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The path of the empty hand


For millennia, physical exercises in the form of martial arts have preoccupied the people of many cultures. In general, it can be established that this development embodied two paths since time immemorial: the inner, spiritual one and the outer physical one. The harmonious linking of these two ways leads to the development of the holistic human being. This personal journey through life is that which previously formed the martial arts in contrast to military campaigning and today represents the difference from pure combative sports.
Japanese karate as we know it today actually originates from Okinawa, the biggest island of the Ryukyu archipelago. The original forms of Chinese Shaolin martial arts mingled with the inventive fighting techniques of the island's inhabitants. In the 17th century, a strict ban was imposed by the Japanese governors, expressly forbidding any possession of weapons. This led directly to the further development of the various arts of unarmed combat. These were practised at that time in the underground world of secret societies.

The founder of modern karate, Gichin Funakoshi, designated this art as the 'path of the empty hand'  (in Japanese Karatedo). The philosophical idea that forms the basis for this expression is the search for unity: The body and the mind are to be trained to such an extent that actions arise from an unintentional inner 'emptiness'. This 'emptiness' finds its expression, by extension, in this word: 'kara' means 'empty' and this not merely in the meaning of 'unarmed'.


Karate first turned up in the West in the mid-fifties. Japanese masters amazed both Americans and Europeans with their demonstrations of a hitherto unknown art. With their bare hands, they smashed bricks, boards and stacks of roof tiles and poked holes in melons with their outstretched fingers. The story goes that Master Matsutatsu Oyama even managed to knock the horns off a bull using his hand. These 'exotic tricks' were carried out with extreme precision and accompanied by rituals involving great concentration. A few years later, young people in many different lands had mastered the feats of the Japanese masters. Karate conquered the world and today is an internationally recognized form of competition, characterized by the spirit and culture of East Asia.


Matsutatsu Oyama, the founder of the Kyokushinkai-style, was one of the most conspicuous masters in Japan, due to his radical views and his impressive personality. He was born on the 27th of July 1923 under the name of Yong I Choi in the south of Korea. As a nine-year-old, he learnt Chinese Kempo (fist-fighting) in Southern China. At twelve, he was already competent in judo and boxing. For a long time he trained as a pupil of Gichin Funakoshi at the University of Takushoku. For Funakoshi, the educational value of karate was uppermost in his mind. In his classes, the perfection of technical precision took up a higher significance than training in freestyle fighting. However, Oyama wanted to fight and therefore changed for two further years to Gogen Yamaguchi, known as 'the cat'. This master of Goju Ryu Karate ('School of hard and soft force') possessed a unique and charismatic strength and on account of his extraordinary mental abilities was a role model for many people following the path of the martial arts. He recognized Oyama's strength and supported him in its development.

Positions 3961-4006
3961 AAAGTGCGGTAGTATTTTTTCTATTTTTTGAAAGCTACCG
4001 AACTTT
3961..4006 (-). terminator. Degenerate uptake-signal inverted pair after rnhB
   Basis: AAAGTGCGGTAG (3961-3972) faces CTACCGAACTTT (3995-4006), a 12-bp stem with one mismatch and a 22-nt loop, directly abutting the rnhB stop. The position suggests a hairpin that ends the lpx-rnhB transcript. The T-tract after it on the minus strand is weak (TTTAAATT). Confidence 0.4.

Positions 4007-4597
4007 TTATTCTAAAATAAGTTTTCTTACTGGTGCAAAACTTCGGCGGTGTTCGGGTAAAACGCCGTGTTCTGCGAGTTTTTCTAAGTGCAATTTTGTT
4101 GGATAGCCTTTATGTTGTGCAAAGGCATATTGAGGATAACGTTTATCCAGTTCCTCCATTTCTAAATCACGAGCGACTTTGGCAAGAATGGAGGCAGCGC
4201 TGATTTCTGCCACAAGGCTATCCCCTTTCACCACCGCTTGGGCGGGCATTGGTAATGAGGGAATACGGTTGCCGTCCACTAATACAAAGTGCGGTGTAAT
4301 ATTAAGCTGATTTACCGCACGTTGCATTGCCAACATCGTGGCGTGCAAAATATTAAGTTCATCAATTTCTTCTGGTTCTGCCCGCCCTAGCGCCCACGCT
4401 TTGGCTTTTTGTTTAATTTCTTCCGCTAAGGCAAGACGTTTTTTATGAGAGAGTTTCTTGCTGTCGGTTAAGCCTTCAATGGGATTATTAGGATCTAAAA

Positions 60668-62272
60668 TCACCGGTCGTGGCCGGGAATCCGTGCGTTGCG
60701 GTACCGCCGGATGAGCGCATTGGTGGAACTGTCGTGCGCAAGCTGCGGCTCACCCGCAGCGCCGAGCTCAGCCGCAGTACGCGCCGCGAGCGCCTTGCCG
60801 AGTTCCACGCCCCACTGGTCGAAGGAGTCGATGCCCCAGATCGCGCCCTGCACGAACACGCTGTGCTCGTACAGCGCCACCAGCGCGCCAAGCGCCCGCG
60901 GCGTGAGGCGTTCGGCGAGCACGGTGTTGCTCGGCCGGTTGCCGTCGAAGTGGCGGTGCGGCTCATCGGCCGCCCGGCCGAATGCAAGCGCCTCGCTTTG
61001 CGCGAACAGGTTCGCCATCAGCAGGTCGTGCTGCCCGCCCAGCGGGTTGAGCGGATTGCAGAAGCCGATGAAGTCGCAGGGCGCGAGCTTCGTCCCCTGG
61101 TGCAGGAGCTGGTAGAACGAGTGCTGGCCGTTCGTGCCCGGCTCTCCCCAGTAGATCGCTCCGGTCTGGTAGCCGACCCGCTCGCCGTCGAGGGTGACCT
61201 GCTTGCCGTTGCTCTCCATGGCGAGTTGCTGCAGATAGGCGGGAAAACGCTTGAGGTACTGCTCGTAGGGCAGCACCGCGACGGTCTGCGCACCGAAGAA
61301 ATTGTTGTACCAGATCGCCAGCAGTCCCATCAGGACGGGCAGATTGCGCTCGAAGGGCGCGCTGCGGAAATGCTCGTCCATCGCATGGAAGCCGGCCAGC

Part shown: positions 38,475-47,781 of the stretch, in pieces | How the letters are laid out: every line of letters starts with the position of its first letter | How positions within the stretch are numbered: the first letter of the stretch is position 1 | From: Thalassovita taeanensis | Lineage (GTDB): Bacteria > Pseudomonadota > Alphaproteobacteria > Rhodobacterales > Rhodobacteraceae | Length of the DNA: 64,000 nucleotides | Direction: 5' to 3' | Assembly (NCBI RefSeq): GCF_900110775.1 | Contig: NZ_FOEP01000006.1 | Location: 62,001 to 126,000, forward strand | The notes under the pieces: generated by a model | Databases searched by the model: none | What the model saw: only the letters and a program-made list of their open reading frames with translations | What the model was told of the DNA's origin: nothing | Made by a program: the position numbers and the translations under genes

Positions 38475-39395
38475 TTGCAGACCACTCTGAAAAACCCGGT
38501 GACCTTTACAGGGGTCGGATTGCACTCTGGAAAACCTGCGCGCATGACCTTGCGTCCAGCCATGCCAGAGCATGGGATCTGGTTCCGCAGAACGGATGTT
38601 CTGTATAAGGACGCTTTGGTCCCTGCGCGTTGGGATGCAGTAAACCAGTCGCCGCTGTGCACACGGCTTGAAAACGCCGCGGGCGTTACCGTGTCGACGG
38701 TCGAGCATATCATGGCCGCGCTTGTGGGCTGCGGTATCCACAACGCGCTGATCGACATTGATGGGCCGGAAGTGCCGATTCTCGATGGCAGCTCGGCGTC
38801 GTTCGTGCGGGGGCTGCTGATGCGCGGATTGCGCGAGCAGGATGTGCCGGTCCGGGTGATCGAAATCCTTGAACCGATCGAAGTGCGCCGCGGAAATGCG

Inspired by the writings of Miyamoto Musashis, a famous Japanese warrior from the sixteenth century, Oyama made his way at the age of 23 to Mount Miobu. In complete isolation he trained tirelessly for twelve hours a day. At night he performed his ablutions by candlelight or played on his bamboo flute. After 14 months, Oyama came back down from the mountain and won the national championships in Japan. Everyone seeing him fight was very impressed by his assertive nature. Oyama embarked on numerous journeys and made a name for himself across the world as a practically unbeatable fighter. He competed against anyone who challenged him. His 270 opponents all landed on the canvas. Hardly any fights lasted more than three minutes.


The power of karate reveals itself in action rather than in contemplation and discussion regarding the philosophy on which it is based. The main focus is formed by training and the discoveries and experiences that accompany its study. Oyama's personality and the stories that are told about him impressed and inspired Andy when he was just a teenager. Externally he appeared as gentle and kind, but inside his mind was firmly made up that one day he would achieve his set aims without making any compromises. Andy's conduct, both as a martial arts performer and in the way he mastered difficulties in training and in life, was exemplary. He became aware early on that he could learn something new again and again and would thus always remain a pupil.


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